But I am still thinking about how that lavender blossom gave birth to the plump plum of the eggplant fruit and the beauty of it can bring me to tears if I let it.

I’ve been having trouble writing down the words lately. There are too many changes going on around here and my heart is struggling to keep up. When I have trouble with writing, I read, read, read. When we were on holiday at the ocean a few weeks ago, I started re-reading an old favorite of mine, Women Who Run With the Wolves. The first time I read this book I was a new bride, so young and sweet. I read with different eyes these days (but I’m still sweet, I like to think).

The author is a Jungian analyst and a storyteller. Her life’s work has been collecting multicultural stories, myths, fairy tales, folk tales and using them in her work with women to help them re-connect with their natural, creative selves. The way the book is arranged, she shares a story and then goes through the analysis with the reader.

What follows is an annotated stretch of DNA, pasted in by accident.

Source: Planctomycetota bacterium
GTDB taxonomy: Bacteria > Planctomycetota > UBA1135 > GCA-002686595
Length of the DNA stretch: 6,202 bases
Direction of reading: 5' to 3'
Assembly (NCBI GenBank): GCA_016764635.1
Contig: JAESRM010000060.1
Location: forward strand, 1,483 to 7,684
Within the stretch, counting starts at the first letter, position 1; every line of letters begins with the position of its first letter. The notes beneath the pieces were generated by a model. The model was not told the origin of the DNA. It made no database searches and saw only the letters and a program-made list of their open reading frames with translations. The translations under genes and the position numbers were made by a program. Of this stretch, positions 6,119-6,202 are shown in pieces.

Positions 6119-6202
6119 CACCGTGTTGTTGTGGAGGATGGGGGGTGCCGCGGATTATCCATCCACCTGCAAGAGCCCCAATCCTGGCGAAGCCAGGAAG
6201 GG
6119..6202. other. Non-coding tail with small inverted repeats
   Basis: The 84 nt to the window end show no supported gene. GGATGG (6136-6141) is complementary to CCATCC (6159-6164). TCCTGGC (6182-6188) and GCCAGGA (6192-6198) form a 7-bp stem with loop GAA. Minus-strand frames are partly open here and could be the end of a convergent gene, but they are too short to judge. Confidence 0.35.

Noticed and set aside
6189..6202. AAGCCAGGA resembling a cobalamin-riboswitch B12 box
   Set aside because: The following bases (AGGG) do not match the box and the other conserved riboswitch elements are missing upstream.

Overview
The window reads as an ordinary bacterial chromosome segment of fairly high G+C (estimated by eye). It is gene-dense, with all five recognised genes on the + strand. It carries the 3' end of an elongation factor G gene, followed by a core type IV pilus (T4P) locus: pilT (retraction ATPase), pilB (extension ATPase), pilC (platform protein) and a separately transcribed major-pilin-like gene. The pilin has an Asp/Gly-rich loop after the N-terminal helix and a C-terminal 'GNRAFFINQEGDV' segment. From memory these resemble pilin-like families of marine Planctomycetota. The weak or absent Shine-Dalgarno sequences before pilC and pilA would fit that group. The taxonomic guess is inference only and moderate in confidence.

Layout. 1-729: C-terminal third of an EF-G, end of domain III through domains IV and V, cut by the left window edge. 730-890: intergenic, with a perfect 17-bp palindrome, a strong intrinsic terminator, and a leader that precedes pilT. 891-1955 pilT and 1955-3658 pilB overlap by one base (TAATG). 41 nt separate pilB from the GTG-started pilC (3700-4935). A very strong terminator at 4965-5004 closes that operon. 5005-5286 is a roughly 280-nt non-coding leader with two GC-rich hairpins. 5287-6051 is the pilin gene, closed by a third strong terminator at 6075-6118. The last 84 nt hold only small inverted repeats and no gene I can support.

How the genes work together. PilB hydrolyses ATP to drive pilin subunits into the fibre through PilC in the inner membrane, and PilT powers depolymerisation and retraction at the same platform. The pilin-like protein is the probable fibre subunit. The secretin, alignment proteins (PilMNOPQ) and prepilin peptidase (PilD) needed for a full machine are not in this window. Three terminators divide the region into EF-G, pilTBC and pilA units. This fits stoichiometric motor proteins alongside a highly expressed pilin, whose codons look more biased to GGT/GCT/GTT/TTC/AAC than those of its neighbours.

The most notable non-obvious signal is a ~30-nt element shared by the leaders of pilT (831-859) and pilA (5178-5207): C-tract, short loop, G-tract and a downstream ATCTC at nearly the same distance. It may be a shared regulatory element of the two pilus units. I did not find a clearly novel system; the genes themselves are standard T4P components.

I’m reading very slowly this time around, taking notes and praying through. As I read during our vacation, the three males in my life kept teasing me about my “wild woman” coming out. The author describes the “wild woman” not as something untame and dangerous, but as our natural self—before the demands of culture shaped our natures into something unrecognizable.

“[T]he word wild here is not used in its modern pejorative sense, meaning out of control, but in its original sense, which means to live a natural life, one in which the criatura, creature, has innate integrity and healthy boundaries. These words, wild and woman, cause women to remember who they are and what they are about. They create a metaphor to describe the force which funds all females. They personify a force that women cannot live without.”

And so I have been reading the stories and putting myself in the place of various characters. As I read, read, read—burying myself in words—it feels like I am being fortified for some important work—and then, I remind myself that life is important work. And this thought makes me grateful for the dam that has stopped the flow of words.

I will listen for a time, remember, re-familiarize myself with my inside voice.

It feels like rather being born of a lavender blossom; growing a deep, soulful skin. Beauty birthing beauty.